I want to prance with joy at the feet of those who digitized and complied the Catalogue of Digitized Medieval Manuscripts through UCLA (with the help of an international academe). Pages and pages of Medieval manuscripts—complete with holes, ink blotches, dirt, and marginalia—are catalogued and linked to fully digitized books.
Here, for example, is a Hildegard of Bingen manuscript page from the book Sciuias siue Visiones ac reuelationes .
It is a book of dreams, visions, and revelations, written in Latin and digitized courtesy of Merton College in Oxford, England, and complete with a hole in the parchment that the scribe had to work around.
Talk about material culture! Look how the scribe had to squeeze to write around the edges of the hole, and you can even see the fibers coming through. The number of holes in this book and the fact that there are shadow lines coming up from underneath convinces me that these parchment pages were being re-used after have been scraped clean of some earlier text.
(Who is Hildegard of Bingen, you ask? She was a Saint and Abbess, a visionary and mystic nun who lived from 1098 to 1179 in Germany. Here’s an article from the Medieval Sourcebook by Kristina Lerman.)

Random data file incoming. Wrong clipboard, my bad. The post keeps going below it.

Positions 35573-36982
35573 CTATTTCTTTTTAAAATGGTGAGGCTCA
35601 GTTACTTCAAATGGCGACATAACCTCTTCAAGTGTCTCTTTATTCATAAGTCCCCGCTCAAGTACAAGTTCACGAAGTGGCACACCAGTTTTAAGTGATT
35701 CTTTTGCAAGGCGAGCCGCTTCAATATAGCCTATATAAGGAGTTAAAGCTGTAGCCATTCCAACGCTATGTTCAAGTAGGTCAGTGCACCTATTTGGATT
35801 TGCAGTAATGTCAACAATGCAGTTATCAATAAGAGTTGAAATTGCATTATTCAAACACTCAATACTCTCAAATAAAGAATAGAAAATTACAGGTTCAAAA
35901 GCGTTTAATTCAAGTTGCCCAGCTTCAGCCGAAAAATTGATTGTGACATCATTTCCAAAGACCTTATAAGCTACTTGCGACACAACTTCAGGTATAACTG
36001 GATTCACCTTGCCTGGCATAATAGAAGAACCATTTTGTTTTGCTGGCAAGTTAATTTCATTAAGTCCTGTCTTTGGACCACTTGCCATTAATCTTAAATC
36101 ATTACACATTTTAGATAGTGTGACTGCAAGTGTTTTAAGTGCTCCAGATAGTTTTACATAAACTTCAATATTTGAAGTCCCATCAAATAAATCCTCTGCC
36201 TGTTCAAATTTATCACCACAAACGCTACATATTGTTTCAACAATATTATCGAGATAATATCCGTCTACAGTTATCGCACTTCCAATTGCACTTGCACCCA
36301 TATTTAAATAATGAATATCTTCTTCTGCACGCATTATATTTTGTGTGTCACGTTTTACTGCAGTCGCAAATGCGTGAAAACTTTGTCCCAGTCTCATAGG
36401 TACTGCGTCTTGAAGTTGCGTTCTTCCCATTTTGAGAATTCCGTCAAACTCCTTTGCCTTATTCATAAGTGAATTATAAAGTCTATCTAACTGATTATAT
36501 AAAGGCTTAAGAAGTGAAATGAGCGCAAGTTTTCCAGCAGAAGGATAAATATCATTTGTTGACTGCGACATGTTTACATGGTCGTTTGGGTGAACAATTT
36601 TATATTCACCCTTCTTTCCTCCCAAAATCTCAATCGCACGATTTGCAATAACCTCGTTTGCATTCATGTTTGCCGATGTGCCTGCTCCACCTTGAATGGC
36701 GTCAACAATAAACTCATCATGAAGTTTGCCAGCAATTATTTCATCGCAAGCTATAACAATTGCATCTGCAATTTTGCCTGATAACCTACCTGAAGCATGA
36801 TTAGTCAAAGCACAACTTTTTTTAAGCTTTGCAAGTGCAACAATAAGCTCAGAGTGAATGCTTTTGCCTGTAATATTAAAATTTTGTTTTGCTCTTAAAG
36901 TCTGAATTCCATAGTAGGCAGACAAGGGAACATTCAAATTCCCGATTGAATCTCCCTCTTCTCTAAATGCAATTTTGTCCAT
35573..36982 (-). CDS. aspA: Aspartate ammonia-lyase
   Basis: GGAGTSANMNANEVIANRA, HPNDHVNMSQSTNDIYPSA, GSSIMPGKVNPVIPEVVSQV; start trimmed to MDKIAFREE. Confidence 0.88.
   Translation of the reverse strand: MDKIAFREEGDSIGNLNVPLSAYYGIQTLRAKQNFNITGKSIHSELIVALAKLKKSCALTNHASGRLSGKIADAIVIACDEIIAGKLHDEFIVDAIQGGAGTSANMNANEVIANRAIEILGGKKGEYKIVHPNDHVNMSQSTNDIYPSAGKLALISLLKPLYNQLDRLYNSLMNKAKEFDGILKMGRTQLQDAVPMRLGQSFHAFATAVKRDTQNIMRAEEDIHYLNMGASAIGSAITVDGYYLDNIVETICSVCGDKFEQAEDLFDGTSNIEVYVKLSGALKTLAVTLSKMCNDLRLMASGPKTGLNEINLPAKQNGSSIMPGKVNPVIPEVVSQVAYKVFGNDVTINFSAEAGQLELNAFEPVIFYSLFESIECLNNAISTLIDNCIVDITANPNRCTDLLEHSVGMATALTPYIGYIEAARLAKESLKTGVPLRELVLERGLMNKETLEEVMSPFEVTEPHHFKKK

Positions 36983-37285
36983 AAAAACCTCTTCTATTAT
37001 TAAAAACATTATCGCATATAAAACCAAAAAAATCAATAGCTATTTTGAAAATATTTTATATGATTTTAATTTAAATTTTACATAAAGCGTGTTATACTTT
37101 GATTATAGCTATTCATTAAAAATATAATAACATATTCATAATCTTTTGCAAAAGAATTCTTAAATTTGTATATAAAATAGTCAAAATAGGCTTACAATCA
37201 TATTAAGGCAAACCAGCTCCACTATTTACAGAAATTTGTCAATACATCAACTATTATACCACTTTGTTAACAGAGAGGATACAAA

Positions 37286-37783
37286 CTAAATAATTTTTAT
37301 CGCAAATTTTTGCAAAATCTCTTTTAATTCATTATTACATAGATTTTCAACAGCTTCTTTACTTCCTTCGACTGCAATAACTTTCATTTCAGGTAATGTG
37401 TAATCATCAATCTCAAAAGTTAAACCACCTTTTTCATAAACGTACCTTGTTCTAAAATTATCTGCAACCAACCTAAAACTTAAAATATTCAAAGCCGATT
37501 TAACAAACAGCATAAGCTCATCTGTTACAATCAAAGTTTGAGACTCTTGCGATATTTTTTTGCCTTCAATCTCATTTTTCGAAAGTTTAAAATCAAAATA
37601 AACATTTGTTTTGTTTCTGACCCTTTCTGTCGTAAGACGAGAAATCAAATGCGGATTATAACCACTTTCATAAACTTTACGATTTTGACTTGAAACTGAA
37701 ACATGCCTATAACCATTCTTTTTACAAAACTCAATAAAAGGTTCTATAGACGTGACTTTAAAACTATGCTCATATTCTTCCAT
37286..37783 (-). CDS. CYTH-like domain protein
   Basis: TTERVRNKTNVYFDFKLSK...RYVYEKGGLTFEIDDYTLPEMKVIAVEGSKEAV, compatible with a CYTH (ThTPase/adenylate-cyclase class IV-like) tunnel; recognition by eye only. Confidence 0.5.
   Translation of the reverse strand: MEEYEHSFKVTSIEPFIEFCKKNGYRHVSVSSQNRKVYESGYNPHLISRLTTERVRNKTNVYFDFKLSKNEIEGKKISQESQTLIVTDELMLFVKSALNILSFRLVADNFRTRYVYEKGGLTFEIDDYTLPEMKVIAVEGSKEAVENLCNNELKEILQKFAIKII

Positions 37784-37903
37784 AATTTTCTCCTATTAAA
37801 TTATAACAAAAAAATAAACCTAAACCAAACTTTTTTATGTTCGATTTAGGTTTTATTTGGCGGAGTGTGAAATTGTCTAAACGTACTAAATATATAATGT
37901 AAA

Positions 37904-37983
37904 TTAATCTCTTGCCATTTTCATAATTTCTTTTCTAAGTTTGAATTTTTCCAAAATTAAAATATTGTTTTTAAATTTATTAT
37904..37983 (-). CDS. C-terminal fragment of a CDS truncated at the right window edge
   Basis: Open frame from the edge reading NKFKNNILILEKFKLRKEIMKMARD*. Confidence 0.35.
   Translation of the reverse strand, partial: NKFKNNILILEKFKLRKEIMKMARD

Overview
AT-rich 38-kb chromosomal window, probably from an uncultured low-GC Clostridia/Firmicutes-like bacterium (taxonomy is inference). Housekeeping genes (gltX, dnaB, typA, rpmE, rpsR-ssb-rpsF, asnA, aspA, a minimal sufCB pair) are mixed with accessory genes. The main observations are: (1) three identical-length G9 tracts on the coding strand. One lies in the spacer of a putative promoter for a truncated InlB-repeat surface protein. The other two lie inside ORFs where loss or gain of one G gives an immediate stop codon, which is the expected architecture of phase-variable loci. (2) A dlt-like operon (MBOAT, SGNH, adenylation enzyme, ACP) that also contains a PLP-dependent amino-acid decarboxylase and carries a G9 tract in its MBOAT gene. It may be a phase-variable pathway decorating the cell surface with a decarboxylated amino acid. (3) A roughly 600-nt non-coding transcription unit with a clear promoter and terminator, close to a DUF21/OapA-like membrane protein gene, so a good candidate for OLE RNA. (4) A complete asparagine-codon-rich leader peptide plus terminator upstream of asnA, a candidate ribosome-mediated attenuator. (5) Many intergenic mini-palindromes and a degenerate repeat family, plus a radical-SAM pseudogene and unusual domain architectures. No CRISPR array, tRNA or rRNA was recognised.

Here’s another page from the same book, this one shows marginalia.
If a scribe forgets something while writing, it is usually to be found in the margin in the same color ink, an extra word or letter or something. This marginalia is in red.
The scribe used red in the manuscript, so he (and likely it was a he, though women copied manuscripts as well) might have come back through the book to write additional comments on the text—or add in bits that he forgot. This marginalia might also be someone else’s commentary on the text, maybe a tonsured Prior looking over the scribe’s shoulder as he was writing it out.
This is so awesome, I can smell the tallow. All I need now is a little ink on my fingers.
And to conclude our adventure in manuscript happy-land, all we require is—
for someone to figure out how to read this! (Curious, curious! )